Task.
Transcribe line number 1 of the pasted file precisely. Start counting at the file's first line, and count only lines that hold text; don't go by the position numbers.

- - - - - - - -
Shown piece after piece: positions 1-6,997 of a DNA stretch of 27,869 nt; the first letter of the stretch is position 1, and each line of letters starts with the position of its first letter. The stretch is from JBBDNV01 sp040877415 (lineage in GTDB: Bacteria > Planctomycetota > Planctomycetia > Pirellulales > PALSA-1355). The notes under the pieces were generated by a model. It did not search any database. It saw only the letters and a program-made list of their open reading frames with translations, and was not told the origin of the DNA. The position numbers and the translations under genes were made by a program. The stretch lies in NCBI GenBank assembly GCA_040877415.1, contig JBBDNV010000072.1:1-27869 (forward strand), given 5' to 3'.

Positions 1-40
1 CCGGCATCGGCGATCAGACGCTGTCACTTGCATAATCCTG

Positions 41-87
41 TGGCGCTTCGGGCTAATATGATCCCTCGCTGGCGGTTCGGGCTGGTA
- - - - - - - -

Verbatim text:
Shown piece after piece: positions 1-6,997 of a DNA stretch of 27,869 nt; the first letter of the stretch is position 1, and each line of letters starts with the position of its first letter. The stretch is from JBBDNV01 sp040877415 (lineage in GTDB: Bacteria > Planctomycetota > Planctomycetia > Pirellulales > PALSA-1355). The notes under the pieces were generated by a model. It did not search any database. It saw only the letters and a program-made list of their open reading frames with translations, and was not told the origin of the DNA. The position numbers and the translations under genes were made by a program. The stretch lies in NCBI GenBank assembly GCA_040877415.1, contig JBBDNV010000072.1:1-27869 (forward strand), given 5' to 3'.